With Halloween just around the corner, the horror genre is getting its time in the spotlight as viewers have a plethora of scary TV programming to choose from. AMC Networks stands apart in this category with its menu of slasher and horror shows, giving audiences the shrieks and thrills they crave during this time of year. Not only is AMC Networks the home of the fan favorite, "The Walking Dead," the programmer also hosts FearFest, an annual horror marathon featuring over 680 hours of iconic horror films and shows. But this year, AMC Networks is also debuting a new anthology, "Horror Noire," through Shudder, its streaming service. With stories written by and starring Black artists, the anthology seeks to expand on the legacy of Black genre filmmaking.
Based on Shudder's critically-acclaimed 2019 documentary, "Horror Noire: A History of Black Horror," the anthology showcases six stories of Black horror from Black directors and screenwriters. "There's no doubt that horror has the global appeal," explained Dan McDermott, president of original programming for AMC Networks and AMC Studios, at the Television Critics Association's summer press tour. "The narrative power of horror has the unique ability to entertain, shock, inspire conversation, explore political and societal issues, and expose the human experience in a way that's unlike any other genre."
And this is exactly what "Horror Noire" sets out to do.
"We get the opportunity to express our stories based on our own cultural myths and our own experiences," said Tananarive Due, one of the writers of the anthology. A few of those cultural myths include what some might call "hoodoo," which Due said has been misrepresented by Hollywood. "Even if it's not technically hoodoo, it's just that sort of oral history of how African Americans or people from the Caribbean have coped with infant mortality, have coped with poverty, have coped with these larger questions ... "
Al Letson, who also served as a writer of the anthology, added that he wrote an episode based on how he, as a Black man, has navigated the world. Raised in the South, Letson often found himself in situations where he was the only person of color. "And so it's sort of like building on the fear that you carry with you every day which is what I think anybody who's writing in horror does."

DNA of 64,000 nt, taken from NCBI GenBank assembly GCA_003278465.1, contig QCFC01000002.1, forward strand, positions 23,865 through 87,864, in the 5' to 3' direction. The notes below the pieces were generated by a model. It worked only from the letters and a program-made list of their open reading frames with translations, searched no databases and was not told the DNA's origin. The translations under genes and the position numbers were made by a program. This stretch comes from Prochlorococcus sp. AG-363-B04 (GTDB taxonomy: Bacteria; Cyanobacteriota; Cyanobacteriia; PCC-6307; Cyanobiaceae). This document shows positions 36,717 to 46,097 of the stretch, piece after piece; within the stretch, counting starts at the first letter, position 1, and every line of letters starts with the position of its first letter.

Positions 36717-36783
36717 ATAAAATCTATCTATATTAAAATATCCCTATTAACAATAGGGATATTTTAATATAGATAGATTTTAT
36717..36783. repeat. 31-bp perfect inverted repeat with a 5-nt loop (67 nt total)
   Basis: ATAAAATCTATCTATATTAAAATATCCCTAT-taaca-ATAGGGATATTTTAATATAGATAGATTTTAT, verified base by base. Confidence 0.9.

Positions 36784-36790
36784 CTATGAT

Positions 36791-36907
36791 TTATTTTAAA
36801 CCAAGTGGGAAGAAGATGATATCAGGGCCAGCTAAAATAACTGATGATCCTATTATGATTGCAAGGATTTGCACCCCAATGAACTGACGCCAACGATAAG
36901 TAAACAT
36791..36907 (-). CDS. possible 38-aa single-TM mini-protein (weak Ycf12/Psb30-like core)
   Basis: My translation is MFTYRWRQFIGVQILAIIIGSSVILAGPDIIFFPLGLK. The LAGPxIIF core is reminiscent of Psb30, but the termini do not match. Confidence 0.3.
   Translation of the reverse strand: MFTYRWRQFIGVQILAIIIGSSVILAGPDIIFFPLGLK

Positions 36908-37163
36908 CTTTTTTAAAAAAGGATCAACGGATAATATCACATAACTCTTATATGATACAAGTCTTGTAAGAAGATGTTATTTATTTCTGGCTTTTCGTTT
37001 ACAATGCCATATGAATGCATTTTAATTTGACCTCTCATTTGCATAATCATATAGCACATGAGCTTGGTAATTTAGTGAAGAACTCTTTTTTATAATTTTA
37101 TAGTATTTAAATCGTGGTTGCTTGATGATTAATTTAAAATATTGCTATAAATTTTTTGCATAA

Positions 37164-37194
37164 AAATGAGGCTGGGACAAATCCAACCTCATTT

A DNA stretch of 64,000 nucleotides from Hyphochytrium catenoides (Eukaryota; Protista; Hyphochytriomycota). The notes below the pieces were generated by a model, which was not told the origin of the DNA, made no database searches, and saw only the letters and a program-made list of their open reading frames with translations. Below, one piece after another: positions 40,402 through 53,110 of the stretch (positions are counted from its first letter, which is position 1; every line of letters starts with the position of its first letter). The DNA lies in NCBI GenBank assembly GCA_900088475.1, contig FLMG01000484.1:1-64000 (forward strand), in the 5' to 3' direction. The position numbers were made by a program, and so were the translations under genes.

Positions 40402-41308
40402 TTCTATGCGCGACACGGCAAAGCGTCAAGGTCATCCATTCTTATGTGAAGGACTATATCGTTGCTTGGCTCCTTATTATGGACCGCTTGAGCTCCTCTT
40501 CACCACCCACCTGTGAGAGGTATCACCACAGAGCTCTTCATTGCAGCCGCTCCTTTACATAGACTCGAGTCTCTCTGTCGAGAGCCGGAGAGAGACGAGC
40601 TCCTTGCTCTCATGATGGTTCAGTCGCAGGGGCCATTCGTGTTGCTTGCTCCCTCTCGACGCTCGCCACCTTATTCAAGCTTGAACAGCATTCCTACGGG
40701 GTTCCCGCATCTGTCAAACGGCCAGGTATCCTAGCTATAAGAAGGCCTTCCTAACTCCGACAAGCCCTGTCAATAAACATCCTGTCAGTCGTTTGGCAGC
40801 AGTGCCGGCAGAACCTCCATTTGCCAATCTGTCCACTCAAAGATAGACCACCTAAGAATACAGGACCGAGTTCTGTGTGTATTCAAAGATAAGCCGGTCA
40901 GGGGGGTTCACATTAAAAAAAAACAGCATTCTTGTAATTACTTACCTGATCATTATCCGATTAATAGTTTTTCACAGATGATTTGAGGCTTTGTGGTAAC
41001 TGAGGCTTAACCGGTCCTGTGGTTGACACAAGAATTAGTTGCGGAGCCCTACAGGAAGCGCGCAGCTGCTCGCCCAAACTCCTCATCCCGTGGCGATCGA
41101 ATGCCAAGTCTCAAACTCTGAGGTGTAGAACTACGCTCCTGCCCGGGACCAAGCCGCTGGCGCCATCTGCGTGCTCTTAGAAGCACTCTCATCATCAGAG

Steven Barnes, another writer on the team and husband to Tananarive Due, defined "Black horror" as "really just horror made by Black people as if we are the center of the universe the same way these other movies have been made as if they [white people, for example] were the center of the universe." He added, "So it's the same thing. It's the urge to be seen, the urge to feel real and heard and believed." Barnes spoke to the experience of Black people not being able to see themselves in horror films except to "make the white people look good. Sometimes to die so they can be avenged."
The writers also paid tribute to the 2017 horror film, "Get Out," as helping to bring attention to Black horror and opening doors for Black writers. Because while Black horror has been around for a long time, many of those stories were never given an outlet.
"The truth of the matter is, no matter how clichéd any kind of subgenre in horror might seem, when you add the specificity of race or culture, whether its Black characters, Native characters, it just has a slightly different tenor and a freshness, which is really what all horror fans want," said Due. "Novelty and freshness."
"Horror Noire" will premiere on October 28 on Shudder.